Maple Leafs Panel is a weekly feature that is published every Monday here on The Hockey Writers. It is a feature where THW Toronto Maple Leafs correspondents Lukas Hardonk, Mark Ascione and Alex Mamalis answer three questions that concern the Maple Leafs each week. To catch up on previous editions, click here.
Alex is absent this week, so we welcome Greg Thomson to the panel.
Question: The Maple Leafs’ season has officially gone down the gutter. Is there anything worth the Leafs to play for now?
Lukas Hardonk: It doesn’t matter how poorly the Leafs do, it makes absolutely no sense for them to “tank” the remainder of the season only to achieve a high first round draft pick. You must remember that this is a season gone wrong and not a rebuilding stage. The team entered the season with playoff hopes and had a great chance to reach their goals, only to collapse at the All-Star break.
Looking for something the Leafs can play for is easy. For one, they can still salvage some respect with what you might consider to be a strong finish. Say, going 4-2 or 5-1 to round out the season. As well, youngsters like Jake Gardiner and Carter Ashton need look at these last six games as if they are part of this fall’s training camp; they must remember that roster spots for next season have not been locked up.
Mark Ascione: Essentially, everyone should be playing for their jobs next year. Though most of these guys are under contract for next season, they need to give management a reason to believe in them. A guy like Mike Komisarek, who has struggled throughout his
entire time in Toronto, Phil Kessel and James Reimer among others all need to play well for their own reasons, while some of the call-ups should be trying to make themselves unforgettable for the upcoming training camp.
Unfortunately, those are all mostly individual goals because there isn’t very much to play for as a team and there isn’t much difference between finishing ninth or 15th other than drafting position. This collapse has really killed any momentum the team had as a whole.
Greg Thomson: The players still have something to play for with roster spots on the line for next season. With the exception of Phil Kessel, Joffrey Lupul and Dion Phaneuf, there are no guaranteed jobs heading into the fall, so every player will be trying to make an impression on Randy Carlyle in order to solidify themselves in the minds of the coaching staff before training camp opens.
In particular, youngsters such as Nazem Kadri and Carter Ashton, along with fringe players like Cody Franson and Mike Komisarek, must find their niche within Carlyle’s system or else they will find themselves demoted to minimal roles.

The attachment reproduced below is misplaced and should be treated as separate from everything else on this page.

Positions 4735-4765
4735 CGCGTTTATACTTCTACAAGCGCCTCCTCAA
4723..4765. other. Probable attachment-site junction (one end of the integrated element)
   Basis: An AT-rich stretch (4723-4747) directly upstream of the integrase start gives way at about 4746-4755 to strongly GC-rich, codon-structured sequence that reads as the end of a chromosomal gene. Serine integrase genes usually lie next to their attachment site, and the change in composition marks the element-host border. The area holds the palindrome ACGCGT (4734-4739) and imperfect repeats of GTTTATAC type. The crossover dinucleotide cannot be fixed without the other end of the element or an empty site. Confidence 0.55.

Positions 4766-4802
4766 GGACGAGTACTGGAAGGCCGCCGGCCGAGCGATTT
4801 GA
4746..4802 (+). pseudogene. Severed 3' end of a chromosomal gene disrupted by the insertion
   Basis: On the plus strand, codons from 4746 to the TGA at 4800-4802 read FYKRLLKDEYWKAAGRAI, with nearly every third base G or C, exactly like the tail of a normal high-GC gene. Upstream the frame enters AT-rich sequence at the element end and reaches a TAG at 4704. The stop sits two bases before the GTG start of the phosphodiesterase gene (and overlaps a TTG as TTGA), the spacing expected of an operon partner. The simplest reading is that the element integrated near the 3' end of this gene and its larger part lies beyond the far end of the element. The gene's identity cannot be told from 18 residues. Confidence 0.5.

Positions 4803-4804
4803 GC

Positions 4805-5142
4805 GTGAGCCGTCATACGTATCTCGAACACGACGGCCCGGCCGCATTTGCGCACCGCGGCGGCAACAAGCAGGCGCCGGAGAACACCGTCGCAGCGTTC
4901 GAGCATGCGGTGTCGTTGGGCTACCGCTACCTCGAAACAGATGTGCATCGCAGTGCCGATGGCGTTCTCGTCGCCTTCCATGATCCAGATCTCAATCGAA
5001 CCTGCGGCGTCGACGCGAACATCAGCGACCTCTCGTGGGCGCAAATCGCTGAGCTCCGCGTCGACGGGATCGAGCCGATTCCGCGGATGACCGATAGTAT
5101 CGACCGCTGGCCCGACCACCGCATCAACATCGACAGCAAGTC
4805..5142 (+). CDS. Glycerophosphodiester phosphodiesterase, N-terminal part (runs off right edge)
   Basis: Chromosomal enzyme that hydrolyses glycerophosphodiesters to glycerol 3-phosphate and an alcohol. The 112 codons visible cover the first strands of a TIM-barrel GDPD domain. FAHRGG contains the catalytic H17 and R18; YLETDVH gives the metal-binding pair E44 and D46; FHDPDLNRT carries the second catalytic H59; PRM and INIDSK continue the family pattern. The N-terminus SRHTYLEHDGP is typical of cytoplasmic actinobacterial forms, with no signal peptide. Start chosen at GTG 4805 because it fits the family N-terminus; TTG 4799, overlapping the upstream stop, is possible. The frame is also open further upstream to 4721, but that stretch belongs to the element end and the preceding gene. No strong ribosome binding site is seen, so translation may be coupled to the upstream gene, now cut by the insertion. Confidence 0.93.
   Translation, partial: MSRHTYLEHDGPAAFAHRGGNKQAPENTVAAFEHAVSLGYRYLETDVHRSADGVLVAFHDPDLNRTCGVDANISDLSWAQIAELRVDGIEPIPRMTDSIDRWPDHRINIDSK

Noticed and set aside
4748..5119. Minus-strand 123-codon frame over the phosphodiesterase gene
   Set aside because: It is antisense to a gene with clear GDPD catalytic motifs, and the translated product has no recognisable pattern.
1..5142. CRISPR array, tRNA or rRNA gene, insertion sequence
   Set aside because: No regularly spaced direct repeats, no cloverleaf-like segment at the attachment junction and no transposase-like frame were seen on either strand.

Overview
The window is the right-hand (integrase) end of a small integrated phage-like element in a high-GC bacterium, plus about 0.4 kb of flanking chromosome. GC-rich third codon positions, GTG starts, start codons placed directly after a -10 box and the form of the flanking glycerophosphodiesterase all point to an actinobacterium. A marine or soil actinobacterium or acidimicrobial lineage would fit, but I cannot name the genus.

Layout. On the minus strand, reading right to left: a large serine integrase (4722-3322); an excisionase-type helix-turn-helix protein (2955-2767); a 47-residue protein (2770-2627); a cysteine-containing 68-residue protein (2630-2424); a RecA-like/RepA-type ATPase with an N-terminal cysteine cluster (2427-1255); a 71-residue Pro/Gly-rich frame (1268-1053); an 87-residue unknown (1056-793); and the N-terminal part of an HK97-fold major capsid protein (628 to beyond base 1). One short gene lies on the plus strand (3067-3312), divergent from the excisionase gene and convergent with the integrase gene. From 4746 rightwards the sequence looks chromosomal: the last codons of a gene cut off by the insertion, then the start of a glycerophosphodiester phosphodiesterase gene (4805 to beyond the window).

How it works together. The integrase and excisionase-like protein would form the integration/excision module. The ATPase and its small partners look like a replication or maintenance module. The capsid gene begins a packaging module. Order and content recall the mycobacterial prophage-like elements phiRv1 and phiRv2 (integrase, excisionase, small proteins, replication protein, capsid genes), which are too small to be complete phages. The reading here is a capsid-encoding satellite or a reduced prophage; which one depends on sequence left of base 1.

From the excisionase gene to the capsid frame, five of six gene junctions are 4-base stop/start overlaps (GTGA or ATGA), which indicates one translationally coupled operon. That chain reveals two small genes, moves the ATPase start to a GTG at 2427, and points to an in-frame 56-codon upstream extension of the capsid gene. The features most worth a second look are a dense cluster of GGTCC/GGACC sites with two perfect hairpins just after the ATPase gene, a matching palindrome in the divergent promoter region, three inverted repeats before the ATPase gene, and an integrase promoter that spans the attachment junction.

Not only do the players have to play for next season, they have to at least be a factor in the playoff race and stay competitive to influence which teams advance to post-season play. It will also give the Leafs an opportunity to gauge their level of compete versus the top teams in each conference, so they can determine how far off they are in the rebuilding process.
Question: Many people have wondered if the Leafs should strip Dion Phaneuf of his captaincy after this season due to the Leafs’ lack of success under his leadership. Should Phaneuf remain the team’s captain?
Lukas Hardonk: Ron Wilson once spoke of Phaneuf’s leadership qualities during his time as head coach, noting that he was a strong presence in the locker room and that he was someone his teammates could look up to as a leader. Whether he still possesses those qualities or not is something that only a select few know, and yours truly isn’t one of them.
What is obvious though is the quality of teammates he has played with over the two and a half seasons. Not in terms of personality, but rather skill. No one can judge if he should be the captain or not based on where the team has finished in the standings each season. That said, is it not fair to at least give him one more season as captain?
Mark Ascione: A qualified yes. I don’t see anyone else on this team who stands out as a captain. Kessel is offensively gifted, but he’s not a leader. There are some who are very hard workers, but none of them guys have the personality for the ‘C’ or are still too young. Frankly, there does not seem to be a lot of leadership on this Leaf team anywhere, so perhaps it’s unfair to pick on Dion alone. But, it’s something that needs to be addressed, or this team is unlikely to improve.
I question how effective a leader Dion is. Everyone is different and perhaps it’s unfair to compare, but Phaneuf seems to exhibit none of the public ‘leadership’ Leaf fans saw from Sundin, Gilmour, Clark and Sittler. When Dion was playing well, he led by example on the ice. They say he’s vocal in the room, but you don’t see it in his interviews, so I’m not sure.